After more than two years of being in place, Canada’s COVID-19 border rules are coming to an end, the federal government announced Monday.
The Liberal government officially announced the changes after Global News and other media reported last week that Prime Minister Justin Trudeau signed off on them.
As of Oct. 1 all travellers, regardless of citizenship, will no longer have to submit public health information through ArriveCAN, provide proof of vaccination, undergo testing, quarantine or isolate, and monitor and report if they develop signs or symptoms of COVID-19 upon arriving in Canada.
Furthermore, travellers will no longer be required to undergo health checks for travel on air and rail, or wear masks on planes and trains.
“The results of border tests carried about at the Public Health Agency (of Canada) over the past months have indicated that importations of COVID cases and its variant no longer influence in a significant way the evolution of the pandemic in Canada,” Health Minister Jean-Yves Duclos told reporters in French at a news conference in Ottawa.
“The higher level of cases of hospitalizations in Canada are largely explained by the domestic transmission of the virus and the rate of vaccination today.”
The decision to let the current measures expire on Sept. 30 as planned was made last Thursday, a senior government source told Global News last week.
At that time, the federal government was still deciding whether to maintain the requirement for passengers to wear face masks on trains and airplanes, the source said.
The removal of border measures has been facilitated by several factors, including modelling that shows Canada has largely passed the peak of the Omicron BA.4 and BA.5-fuelled wave, Canada’s vaccination rates, lower hospitalization and death rates, as well as the availability and use of boosters, rapid tests, and treatments for COVID-19, Ottawa said in a news release.
Throughout the year, the federal government has loosened COVID-19 rules at the border as the pandemic eased in Canada. The measures were changed as provinces and territories lifted protective measures given the situations in their communities. However, Ottawa was under pressure throughout the summer to further ease requirements, and drop ArriveCAN, as major delays clogged airports due to a sudden rush in travel demand.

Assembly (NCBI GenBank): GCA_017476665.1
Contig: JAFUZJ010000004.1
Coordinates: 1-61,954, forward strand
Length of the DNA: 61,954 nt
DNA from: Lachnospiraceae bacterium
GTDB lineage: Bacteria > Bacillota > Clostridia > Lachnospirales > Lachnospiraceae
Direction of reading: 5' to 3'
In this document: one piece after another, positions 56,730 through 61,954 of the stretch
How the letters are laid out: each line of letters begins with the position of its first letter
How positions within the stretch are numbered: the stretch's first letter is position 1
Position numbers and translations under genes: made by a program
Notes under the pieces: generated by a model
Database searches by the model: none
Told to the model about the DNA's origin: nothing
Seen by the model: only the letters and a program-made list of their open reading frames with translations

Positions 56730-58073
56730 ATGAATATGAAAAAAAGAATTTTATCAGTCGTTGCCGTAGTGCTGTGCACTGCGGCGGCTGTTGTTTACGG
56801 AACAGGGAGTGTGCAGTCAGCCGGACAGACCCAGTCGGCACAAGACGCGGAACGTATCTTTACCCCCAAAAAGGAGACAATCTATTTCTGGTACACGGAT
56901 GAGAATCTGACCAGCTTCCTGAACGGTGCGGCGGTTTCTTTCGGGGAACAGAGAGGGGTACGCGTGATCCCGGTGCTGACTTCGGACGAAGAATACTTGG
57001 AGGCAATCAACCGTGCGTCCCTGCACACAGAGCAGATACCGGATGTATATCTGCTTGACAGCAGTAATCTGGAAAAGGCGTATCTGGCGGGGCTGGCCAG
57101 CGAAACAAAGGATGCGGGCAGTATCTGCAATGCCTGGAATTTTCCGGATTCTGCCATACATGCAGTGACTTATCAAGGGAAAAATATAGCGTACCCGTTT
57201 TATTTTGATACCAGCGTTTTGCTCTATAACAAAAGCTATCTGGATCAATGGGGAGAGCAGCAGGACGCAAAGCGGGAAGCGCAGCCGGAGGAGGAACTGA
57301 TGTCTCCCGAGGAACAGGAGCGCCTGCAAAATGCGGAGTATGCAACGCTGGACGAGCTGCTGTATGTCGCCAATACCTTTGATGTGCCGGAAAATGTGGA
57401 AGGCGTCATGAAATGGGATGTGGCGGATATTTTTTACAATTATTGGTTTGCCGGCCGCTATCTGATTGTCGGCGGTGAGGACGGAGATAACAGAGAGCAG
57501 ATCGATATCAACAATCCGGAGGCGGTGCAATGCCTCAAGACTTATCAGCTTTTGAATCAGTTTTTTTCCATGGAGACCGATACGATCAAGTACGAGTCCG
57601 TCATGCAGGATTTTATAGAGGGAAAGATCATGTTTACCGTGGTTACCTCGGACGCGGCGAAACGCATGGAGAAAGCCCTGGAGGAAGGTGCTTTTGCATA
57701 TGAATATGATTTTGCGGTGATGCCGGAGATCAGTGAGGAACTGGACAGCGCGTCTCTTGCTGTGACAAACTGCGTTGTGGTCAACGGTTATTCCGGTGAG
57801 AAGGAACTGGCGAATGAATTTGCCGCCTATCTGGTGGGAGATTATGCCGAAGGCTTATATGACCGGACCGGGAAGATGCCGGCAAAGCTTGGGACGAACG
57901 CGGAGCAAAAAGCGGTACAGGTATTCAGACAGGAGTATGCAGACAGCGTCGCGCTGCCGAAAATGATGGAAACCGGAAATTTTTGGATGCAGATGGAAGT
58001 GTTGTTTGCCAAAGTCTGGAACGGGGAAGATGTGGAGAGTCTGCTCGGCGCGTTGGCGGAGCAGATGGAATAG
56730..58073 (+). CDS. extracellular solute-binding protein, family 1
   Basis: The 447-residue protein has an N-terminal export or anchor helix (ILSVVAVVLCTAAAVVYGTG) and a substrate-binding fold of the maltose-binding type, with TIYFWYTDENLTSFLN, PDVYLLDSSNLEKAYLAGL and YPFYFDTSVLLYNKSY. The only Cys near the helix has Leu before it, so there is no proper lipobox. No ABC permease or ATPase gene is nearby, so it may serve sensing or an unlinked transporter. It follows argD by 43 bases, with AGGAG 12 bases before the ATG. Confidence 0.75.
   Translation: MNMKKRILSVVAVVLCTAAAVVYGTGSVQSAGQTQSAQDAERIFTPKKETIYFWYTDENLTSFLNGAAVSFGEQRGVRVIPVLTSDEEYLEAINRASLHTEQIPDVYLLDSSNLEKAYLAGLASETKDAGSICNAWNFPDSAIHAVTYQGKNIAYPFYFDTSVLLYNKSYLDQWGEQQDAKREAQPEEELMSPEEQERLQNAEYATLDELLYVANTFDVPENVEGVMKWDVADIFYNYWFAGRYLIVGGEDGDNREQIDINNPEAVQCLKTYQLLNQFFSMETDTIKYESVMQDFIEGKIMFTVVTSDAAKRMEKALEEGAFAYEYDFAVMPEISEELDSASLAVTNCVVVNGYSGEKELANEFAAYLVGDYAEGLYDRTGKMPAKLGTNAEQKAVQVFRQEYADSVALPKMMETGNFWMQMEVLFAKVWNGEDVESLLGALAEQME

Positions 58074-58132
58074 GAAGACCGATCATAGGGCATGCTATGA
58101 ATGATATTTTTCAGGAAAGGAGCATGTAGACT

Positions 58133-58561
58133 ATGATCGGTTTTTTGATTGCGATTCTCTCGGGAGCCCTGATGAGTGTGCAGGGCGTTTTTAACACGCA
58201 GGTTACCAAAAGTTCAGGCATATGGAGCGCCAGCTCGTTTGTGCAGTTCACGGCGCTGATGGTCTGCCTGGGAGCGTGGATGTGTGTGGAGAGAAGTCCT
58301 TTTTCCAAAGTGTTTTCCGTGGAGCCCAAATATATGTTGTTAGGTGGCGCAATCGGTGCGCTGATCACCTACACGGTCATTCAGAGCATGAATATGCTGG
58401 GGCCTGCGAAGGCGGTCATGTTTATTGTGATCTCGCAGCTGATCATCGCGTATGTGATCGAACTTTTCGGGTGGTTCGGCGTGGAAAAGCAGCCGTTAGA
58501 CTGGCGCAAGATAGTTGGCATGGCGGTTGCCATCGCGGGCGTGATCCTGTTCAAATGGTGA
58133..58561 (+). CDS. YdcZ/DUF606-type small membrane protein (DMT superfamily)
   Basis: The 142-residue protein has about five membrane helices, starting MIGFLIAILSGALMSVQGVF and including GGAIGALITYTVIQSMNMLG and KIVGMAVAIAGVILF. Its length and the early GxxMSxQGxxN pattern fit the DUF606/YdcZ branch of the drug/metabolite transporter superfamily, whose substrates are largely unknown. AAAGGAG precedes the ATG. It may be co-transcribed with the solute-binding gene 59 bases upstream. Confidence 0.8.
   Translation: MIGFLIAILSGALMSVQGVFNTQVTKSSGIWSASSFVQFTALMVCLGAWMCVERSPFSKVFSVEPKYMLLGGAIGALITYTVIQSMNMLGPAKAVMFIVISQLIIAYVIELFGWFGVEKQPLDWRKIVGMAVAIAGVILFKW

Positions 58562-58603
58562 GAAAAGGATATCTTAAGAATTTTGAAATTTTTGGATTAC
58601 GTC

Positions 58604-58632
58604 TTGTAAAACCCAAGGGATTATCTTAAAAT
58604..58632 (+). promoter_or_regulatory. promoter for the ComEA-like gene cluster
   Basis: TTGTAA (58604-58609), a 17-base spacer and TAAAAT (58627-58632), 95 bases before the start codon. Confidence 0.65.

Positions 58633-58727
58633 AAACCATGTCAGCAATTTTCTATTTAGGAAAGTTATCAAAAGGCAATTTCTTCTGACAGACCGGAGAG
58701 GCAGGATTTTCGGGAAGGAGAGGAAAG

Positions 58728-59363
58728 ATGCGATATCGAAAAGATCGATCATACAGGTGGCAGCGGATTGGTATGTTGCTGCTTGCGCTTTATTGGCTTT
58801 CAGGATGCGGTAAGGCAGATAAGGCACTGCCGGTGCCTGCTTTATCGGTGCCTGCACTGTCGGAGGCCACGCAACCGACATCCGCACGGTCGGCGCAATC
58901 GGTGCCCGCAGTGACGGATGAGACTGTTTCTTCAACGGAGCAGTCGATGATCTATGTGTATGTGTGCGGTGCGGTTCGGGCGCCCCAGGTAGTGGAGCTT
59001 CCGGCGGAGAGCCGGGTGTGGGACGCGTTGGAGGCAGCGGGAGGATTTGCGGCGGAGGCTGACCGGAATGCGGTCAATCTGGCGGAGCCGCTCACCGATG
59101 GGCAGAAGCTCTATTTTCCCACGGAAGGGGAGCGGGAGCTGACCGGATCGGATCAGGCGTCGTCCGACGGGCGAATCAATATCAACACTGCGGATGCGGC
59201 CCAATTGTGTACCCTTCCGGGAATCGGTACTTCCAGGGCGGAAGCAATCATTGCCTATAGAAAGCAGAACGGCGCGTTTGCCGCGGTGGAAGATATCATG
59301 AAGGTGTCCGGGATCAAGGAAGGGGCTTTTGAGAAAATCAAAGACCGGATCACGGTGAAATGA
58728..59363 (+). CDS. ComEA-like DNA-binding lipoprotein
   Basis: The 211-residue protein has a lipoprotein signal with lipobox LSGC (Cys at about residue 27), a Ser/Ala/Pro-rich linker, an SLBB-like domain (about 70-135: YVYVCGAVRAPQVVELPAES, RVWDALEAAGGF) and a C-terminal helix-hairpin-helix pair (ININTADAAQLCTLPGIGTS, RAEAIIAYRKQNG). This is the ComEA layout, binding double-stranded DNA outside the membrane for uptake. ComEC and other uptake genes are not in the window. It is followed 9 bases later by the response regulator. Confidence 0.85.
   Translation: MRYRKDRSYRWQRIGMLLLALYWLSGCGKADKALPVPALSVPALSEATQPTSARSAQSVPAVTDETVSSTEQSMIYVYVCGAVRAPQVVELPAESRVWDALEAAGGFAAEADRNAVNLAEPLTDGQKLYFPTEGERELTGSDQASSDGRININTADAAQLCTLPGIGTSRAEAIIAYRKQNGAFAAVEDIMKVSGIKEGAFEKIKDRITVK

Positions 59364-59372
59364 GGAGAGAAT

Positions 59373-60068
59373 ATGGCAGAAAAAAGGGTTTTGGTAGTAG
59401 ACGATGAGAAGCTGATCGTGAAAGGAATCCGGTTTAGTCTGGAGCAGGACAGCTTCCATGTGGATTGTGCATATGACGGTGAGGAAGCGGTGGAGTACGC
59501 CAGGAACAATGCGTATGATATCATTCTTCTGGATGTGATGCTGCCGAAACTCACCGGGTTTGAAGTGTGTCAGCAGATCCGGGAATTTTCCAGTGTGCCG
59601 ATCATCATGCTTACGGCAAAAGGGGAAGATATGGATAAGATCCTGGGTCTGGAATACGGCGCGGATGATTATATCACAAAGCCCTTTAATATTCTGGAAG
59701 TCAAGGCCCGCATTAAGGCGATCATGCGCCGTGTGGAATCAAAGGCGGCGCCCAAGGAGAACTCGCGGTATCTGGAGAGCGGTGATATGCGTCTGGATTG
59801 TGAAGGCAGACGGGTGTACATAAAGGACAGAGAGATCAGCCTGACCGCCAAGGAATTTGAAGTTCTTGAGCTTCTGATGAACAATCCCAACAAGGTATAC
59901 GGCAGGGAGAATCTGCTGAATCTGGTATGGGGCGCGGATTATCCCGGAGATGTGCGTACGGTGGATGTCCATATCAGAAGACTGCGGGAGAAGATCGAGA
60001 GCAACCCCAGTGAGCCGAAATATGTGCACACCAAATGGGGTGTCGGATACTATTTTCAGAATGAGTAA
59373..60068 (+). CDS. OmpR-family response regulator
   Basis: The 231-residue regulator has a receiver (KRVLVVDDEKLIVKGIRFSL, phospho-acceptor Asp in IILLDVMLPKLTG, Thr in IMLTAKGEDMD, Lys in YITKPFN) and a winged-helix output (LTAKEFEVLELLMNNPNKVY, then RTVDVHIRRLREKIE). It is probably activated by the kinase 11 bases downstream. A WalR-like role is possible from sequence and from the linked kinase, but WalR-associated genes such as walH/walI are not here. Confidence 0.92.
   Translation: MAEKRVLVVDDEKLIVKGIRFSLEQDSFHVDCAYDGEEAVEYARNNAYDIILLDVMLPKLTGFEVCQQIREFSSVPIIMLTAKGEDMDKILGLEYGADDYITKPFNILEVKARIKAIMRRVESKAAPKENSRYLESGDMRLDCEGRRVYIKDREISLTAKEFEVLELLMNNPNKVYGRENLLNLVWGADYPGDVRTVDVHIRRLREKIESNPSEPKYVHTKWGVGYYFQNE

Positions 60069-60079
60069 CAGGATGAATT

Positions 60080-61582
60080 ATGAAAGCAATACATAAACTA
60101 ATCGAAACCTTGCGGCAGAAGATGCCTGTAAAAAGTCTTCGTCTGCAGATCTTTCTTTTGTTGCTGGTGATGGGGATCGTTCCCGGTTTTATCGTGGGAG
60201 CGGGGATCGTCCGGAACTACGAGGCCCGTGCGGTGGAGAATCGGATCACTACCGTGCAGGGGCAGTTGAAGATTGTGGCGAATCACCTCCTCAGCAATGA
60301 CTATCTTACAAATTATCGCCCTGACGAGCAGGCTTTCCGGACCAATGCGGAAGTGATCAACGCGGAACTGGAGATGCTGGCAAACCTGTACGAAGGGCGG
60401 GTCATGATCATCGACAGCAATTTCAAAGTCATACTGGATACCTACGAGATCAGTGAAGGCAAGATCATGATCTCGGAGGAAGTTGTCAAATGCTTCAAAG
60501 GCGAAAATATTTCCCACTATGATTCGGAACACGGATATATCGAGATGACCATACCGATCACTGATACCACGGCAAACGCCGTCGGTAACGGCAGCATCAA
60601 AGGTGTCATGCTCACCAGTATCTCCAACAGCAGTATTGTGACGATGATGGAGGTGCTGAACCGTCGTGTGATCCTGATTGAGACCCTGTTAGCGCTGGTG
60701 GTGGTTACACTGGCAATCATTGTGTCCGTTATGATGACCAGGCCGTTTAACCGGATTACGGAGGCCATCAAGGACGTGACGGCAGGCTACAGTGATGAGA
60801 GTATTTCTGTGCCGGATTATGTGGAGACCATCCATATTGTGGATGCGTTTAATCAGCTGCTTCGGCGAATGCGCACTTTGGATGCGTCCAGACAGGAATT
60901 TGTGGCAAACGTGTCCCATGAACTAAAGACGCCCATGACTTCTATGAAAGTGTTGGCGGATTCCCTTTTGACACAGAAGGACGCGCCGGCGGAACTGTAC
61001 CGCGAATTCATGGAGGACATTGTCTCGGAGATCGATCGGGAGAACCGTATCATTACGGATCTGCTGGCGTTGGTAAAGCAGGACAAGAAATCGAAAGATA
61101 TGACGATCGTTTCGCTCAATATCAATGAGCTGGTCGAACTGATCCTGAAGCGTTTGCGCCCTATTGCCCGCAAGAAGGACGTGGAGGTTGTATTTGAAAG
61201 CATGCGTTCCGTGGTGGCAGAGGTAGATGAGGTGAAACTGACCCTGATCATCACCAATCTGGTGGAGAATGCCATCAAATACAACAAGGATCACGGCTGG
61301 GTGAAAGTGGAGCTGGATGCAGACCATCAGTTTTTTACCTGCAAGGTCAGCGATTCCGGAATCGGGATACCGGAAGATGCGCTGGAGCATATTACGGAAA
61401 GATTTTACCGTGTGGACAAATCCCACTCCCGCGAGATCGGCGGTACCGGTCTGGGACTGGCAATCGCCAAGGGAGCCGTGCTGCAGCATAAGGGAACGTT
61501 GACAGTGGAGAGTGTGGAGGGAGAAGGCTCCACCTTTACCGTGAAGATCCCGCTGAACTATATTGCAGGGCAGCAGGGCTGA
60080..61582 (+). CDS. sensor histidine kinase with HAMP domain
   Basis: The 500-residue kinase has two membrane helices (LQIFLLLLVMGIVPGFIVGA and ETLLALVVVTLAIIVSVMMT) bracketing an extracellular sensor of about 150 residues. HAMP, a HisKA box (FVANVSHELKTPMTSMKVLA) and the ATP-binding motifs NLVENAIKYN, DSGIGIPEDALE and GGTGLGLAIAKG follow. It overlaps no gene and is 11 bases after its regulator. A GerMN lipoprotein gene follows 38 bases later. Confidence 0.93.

Although the masking requirement is being lifted, all travellers are strongly recommended to wear masks during their journeys.
“The Government of Canada will maintain the ability to reestablish certain border measures, should they be required in the future to protect Canadians from the importation of new variants of concern or other emerging public health threats,” Duclos said.
Rules for cruise ships are also being lifted, and travellers will no longer be required to have pre-board tests, be vaccinated, or use ArriveCAN. A set of guidelines will remain to protect passengers and crew, which will align with the approach used in the United States.
“Individuals are reminded that they should not travel if they have symptoms of COVID-19. If travellers become sick while travelling, and are still sick when they arrive in Canada, they should inform a flight attendant, cruise staff or a border services officer upon arrival,” officials said in a news release.
“They may then be referred to a quarantine officer who will decide whether the traveller needs further medical assessment as COVID-19 remains one of many communicable diseases listed in the Quarantine Act.”
With the end of COVID-19 border rules now only a few days away, officials on Monday signalled their focus on tackling COVID-19 spread within Canada.
As of Sept. 17, Canada has reported more than four million cases of COVID-19 since the onset of the pandemic in March 2020, federal data shows. At 82 per cent of the entire population is fully vaccinated against COVID-19.
“If anyone has doubts as to whether COVID-19 still exists, I would invite that person to visit the hospital anywhere in Canada. We have between 4,000 and 5,000 people hospitalized every day with COVID-19. That puts a very heavy burden on the hospital system,” Duclos said.
“We also know that health care workers are very tired. They are exhausted, they have left in large numbers, and worryingly, many of them think of leaving an even larger numbers over the next month in Canada.”
Duclos also urged Canadians to stay up-to-date with COVID-19 vaccination, as immunity from both vaccination and infection wanes over time. Since Aug. 1, just two per cent of the entire population received a booster shot, federal data shows. That data excludes British Columbia, Quebec and Prince Edward Island as information was not available.
“I invite everyone, every Canadian listening to us to do as well as we’ve done with two doses,” he said.
“If we succeed in doing this, we’ll reduce very significantly the burden on hospitals and, importantly, on health-care workers leading to the end of the fall and early winter.”
— with files from The Canadian Press